Kitchen Countertop Options

If you are building a new home, there are countless options for countertops. Countertops are priced by the lineal or square foot, most often with the template, delivery, and installation included in the price. Prices vary significantly, too, depending on the material, texture, complexity of the edge, the number of holes, the type of sink you are using, and how many seams there will be. You will want to consider the countertop's longevity, durability, maintenance, and installed price.

Laminate $15-$45 per square foot: economical, not scratch or heat resistant; not built to last
Ceramic Tile $10-$30 per square foot: economical, scratch and heat resistant, but high maintenance
Butcher Block $30-$65 per square foot: easy to install and repair, durable but maintenance required

Solid Surface $35-$100 per square foot: seams only visible from the underside; stain and heat resistant but may crack or get scorched from hot pans; scratches can be softened (Corian® solid surface colors by DuPont®, right)

Quartz $50-$100 per square foot: good for busy kitchens; stain and heat resistant, low maintenance
Engineered Stone $50-$100 per square foot: extremely durable, resists heat and stains
Marble $50-$140 per square foot: New England slate, from New York, Vermont, and Maine, is durable, non-porous, and requires no sealing; price varies by color
Limestone $60-$100 per square foot: low-traffic kitchen. It withstands heat very well
Natural Stone / Granite $50-$200 per square foot: density, strength, water absorption, and acid resistance (granite countertop, right)
Concrete $80-$120 per square foot: very popular, but porous and absorbs stains easily, must be sealed regularly

Construction of New Homes Rebounds in November

New building permits rise more than expected -- a hopeful sign for industry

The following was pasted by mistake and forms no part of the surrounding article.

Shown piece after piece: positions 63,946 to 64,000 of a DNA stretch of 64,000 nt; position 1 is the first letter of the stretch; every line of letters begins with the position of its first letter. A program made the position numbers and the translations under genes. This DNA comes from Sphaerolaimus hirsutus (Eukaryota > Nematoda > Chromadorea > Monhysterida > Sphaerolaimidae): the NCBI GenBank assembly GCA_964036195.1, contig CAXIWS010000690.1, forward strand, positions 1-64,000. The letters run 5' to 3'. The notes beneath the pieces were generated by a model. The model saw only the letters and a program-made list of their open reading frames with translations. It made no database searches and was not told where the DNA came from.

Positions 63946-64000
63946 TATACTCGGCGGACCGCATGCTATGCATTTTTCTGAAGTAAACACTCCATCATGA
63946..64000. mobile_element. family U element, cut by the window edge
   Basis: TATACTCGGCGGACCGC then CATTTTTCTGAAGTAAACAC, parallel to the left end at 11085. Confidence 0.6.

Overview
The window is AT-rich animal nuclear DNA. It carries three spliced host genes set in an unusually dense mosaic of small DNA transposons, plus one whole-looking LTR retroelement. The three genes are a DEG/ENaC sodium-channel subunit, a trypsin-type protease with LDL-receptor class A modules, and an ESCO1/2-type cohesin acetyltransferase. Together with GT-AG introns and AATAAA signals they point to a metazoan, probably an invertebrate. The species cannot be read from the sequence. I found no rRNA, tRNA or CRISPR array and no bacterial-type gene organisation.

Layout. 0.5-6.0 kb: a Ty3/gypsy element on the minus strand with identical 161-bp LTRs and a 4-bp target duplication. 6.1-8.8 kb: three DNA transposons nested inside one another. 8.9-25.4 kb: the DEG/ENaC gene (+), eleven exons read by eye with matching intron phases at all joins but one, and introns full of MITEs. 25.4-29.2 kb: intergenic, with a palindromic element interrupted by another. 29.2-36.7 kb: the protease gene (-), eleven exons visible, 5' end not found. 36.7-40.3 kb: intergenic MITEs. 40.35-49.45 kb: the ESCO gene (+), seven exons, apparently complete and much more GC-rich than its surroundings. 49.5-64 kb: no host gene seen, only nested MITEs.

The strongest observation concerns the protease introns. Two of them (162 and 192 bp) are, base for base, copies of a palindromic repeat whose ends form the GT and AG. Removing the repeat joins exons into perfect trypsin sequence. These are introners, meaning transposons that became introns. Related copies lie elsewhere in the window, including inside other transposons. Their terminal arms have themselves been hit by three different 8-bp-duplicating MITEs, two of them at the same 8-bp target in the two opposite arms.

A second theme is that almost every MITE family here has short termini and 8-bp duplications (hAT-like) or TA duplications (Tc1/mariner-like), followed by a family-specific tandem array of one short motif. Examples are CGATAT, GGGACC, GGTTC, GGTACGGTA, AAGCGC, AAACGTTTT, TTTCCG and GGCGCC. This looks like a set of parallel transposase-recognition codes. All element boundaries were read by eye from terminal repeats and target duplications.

WASHINGTON - Associated Press, 12/16/09 - Construction of new homes, helped by better weather, rebounded in November following a setback in the previous month.

The gain is a hopeful sign that the housing recovery is continuing, a development viewed as critical to lifting the overall economy out of recession.

Read the whole article here.

NH Green Architect Interview

Here is a recent interview with Architect Jeremy Bonin by Kearsarge Valley Magazine after our company Open House. Jeremy describes our architectural firm's design services and how we work with our clients.

Also, check out our architectural fees on our website and browse through our current projects. Questions about building costs? Give us a call or send an email!!


Utlizing Outdoor Spaces

Utilizing outdoor spaces is an important aspect of home design. Whether your site is level, sloping, rocky, or wooded, you can maximize your living area and take advantage of views by considering one or more of these applications and spaces:

Sunrooms and three-season porches
Patios and decks

Terraces and courtyards

Pergolas and Gazebos

Cooking areas and fireplaces

Docks and water access

Walkways and paths

Gardens and landscaping
Outdoor spaces enhance the living areas and interior of the home. Talk to your architect in the beginning stages of your home design to incorporate them into your home plan.

Architect Home Design: The First Step

The very first step in working with Bonin Architects for designing your new energy efficient home is the process of gathering information through a series of questions. Some of the things we want to know can be broken down into categories:

Budget Budget for new home, excluding land and site work (driveway, etc.) costsThe SiteSite location, view, characteristics, and condition
Existing utilities
Snow and wind loads
Special considerations (Shoreland Protection, restrictions, land use, etc.)

The Home LayoutNumber of stories
Ceiling heights and type
Special considerations

Living requirementsNumber of bedrooms and locations
Number of bathrooms and locations
Master bedroom location and features
Kitchen features (pantry, appliances, island, countertops, fixtures)
Dining area (eat-in, separate, nook)
Living area
Fireplaces, wood stoves, etc.
Outdoor spaces
Other rooms and functions
Miscellaneous (basement, garage, mudroom, recreation room)

Building SystemsFrame type (timber frame, SIPs, conventional)
Insulation system
Foundation type
Heating and cooling
Water efficiency

Materials and Green BuildingRecycled and reclaimed materials
Windows and doors
Renewable energy systems (solar, geothermal, wind)
Waste management

These points of discussion, along with others, are the beginning steps in working with Kim and Jeremy Bonin on your new home design. If you are starting to think about building an energy efficient house, give us a call or send an email with your questions!

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